# 3. Infinite Geometric Series

by M. Bourne

If `-1 < r < 1`, then the infinite geometric series

a_{1}+a_{1}r+a_{1}r^{2}+a_{1}r^{3}+ ... +a_{1}r^{n-1}

converges to a particular value.

This value is given by:

`S_oo=(a_1)/(1-r)\ (|r|<1)`

The series converges because each term gets smaller and smaller (since -1 < *r* < 1).

### Example 1

For the series:

`5 + 2.5 + 1.25 + 0.625 + 0.3125... `,

the first term is given by *a*_{1} = 5 and the common ratio is *r* = 0.5.

Since the common ratio has value between `-1` and `1`, we know the series will converge to some value.

Let's do the sum of the first few terms:

a_{1}= 5

a_{1}+a_{1}r= 5 + 2.5 = 7.5

a_{1}+a_{1}r+a_{1}r^{2}` `= 5 + 2.5 + 1.25 = 8.75

a_{1}+a_{1}r+a_{1}r^{2}+a_{1}r^{3}` `= 5 + 2.5 + 1.25 + 0.625 = 9.375

Continuing this pattern, we will get the following sums (correct to 9 decimal places):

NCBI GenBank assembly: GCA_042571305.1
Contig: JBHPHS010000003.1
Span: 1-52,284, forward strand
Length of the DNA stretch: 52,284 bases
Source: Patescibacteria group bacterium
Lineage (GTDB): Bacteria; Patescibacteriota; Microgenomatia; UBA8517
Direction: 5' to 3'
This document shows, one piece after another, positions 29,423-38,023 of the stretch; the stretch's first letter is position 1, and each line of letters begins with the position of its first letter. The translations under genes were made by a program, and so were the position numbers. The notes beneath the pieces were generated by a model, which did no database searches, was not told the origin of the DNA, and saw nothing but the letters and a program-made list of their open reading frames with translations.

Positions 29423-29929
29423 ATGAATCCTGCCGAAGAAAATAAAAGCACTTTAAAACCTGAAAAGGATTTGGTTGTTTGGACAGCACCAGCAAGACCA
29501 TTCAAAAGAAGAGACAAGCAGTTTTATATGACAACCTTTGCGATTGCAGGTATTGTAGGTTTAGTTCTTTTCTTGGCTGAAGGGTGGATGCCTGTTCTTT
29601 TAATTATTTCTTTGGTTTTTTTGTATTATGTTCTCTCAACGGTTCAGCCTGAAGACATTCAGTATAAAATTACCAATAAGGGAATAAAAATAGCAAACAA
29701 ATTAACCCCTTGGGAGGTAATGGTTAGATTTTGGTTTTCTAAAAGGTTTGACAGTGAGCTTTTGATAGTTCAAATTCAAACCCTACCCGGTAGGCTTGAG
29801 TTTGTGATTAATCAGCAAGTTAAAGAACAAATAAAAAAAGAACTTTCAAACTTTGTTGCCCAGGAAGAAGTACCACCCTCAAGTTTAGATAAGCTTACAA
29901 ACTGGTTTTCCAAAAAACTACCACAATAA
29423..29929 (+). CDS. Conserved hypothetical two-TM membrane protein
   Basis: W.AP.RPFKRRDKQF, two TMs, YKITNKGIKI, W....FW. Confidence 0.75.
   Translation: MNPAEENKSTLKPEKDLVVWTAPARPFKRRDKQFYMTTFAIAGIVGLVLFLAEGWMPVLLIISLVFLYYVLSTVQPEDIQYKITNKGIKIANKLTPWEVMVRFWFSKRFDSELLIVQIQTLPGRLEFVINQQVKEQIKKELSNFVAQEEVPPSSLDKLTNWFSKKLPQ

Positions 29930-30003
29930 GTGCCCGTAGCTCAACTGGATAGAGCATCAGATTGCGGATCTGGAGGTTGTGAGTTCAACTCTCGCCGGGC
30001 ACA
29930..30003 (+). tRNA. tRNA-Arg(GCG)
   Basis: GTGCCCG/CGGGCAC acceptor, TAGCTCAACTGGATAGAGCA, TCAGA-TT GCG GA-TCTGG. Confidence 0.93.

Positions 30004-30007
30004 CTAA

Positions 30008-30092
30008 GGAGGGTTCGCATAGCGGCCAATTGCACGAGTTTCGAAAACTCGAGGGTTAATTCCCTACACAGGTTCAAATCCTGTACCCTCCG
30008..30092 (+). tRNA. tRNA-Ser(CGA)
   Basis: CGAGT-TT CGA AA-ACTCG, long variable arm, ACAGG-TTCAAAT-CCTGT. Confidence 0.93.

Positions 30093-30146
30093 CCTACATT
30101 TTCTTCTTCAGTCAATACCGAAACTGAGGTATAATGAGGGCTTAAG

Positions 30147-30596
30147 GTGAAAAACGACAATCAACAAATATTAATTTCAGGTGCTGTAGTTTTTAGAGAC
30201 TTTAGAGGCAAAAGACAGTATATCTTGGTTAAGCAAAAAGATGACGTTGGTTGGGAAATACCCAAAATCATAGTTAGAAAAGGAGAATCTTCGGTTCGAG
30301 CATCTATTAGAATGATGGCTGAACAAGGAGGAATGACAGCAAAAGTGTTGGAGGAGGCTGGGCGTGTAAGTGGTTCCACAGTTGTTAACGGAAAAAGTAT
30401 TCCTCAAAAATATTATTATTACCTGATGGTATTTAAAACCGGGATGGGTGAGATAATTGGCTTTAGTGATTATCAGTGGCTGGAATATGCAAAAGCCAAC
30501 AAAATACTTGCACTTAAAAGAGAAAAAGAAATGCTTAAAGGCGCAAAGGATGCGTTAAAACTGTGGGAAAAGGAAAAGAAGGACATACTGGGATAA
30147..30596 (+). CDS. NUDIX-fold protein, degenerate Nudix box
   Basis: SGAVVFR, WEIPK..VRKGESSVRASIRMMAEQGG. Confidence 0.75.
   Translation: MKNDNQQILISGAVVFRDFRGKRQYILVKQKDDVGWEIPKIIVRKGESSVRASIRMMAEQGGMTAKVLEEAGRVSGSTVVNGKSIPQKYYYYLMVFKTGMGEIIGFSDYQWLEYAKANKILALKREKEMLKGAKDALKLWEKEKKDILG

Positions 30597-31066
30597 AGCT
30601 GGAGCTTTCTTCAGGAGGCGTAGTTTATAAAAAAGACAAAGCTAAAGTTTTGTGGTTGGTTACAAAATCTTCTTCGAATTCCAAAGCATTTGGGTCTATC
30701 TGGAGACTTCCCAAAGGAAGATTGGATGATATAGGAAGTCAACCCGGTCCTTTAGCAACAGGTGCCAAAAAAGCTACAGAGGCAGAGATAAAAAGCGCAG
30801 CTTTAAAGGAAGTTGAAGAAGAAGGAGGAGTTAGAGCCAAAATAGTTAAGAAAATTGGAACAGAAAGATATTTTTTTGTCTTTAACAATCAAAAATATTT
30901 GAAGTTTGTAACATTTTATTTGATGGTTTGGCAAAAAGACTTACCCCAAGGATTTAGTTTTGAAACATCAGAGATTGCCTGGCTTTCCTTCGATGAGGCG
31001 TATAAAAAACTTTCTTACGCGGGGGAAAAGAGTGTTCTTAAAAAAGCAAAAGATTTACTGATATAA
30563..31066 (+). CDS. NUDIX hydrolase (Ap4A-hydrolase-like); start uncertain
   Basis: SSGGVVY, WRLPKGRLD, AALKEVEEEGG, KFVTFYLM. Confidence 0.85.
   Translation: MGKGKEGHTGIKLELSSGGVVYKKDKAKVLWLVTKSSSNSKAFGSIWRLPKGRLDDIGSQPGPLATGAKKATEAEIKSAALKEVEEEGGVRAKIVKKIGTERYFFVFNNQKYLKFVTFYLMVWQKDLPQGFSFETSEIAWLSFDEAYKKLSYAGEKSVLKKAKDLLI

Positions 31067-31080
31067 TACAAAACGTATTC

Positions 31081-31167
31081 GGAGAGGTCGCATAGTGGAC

Sum to 5 terms `= 9. 6875`

Sum to 6 terms `= 9. 84375`

Sum to 7 terms `= 9. 921875`

Sum to 8 terms `= 9. 9609375`

Sum to 9 terms `= 9. 98046875`

Sum to 10 terms `= 9. 990234375`

Sum to 11 terms `= 9. 995117188`

Sum to 12 terms `= 9. 997558594`

Sum to 13 terms `= 9. 998779297`

Sum to 14 terms `= 9. 999389648`

### Where do we use this?

See in a later chapter how we use the sum of an infinite GP and differentiation to find polynomial approximations for functions.

We also see how a calculator works, using these progressions.

We could keep going and would see that the sum gets closer and closer to, but does not go over `10`. It appears the infinite sum is 10.

Applying the formula now, we confirm our result:

`{:(S_oo,=(a_1)/(1-r)),(,=5/(1-0.5)),(,=5/0.5),(,=10):}`

### Example 2

Find the value of the infinite geometric series:

`4+2+1+1/2+1/4+1/8+...`

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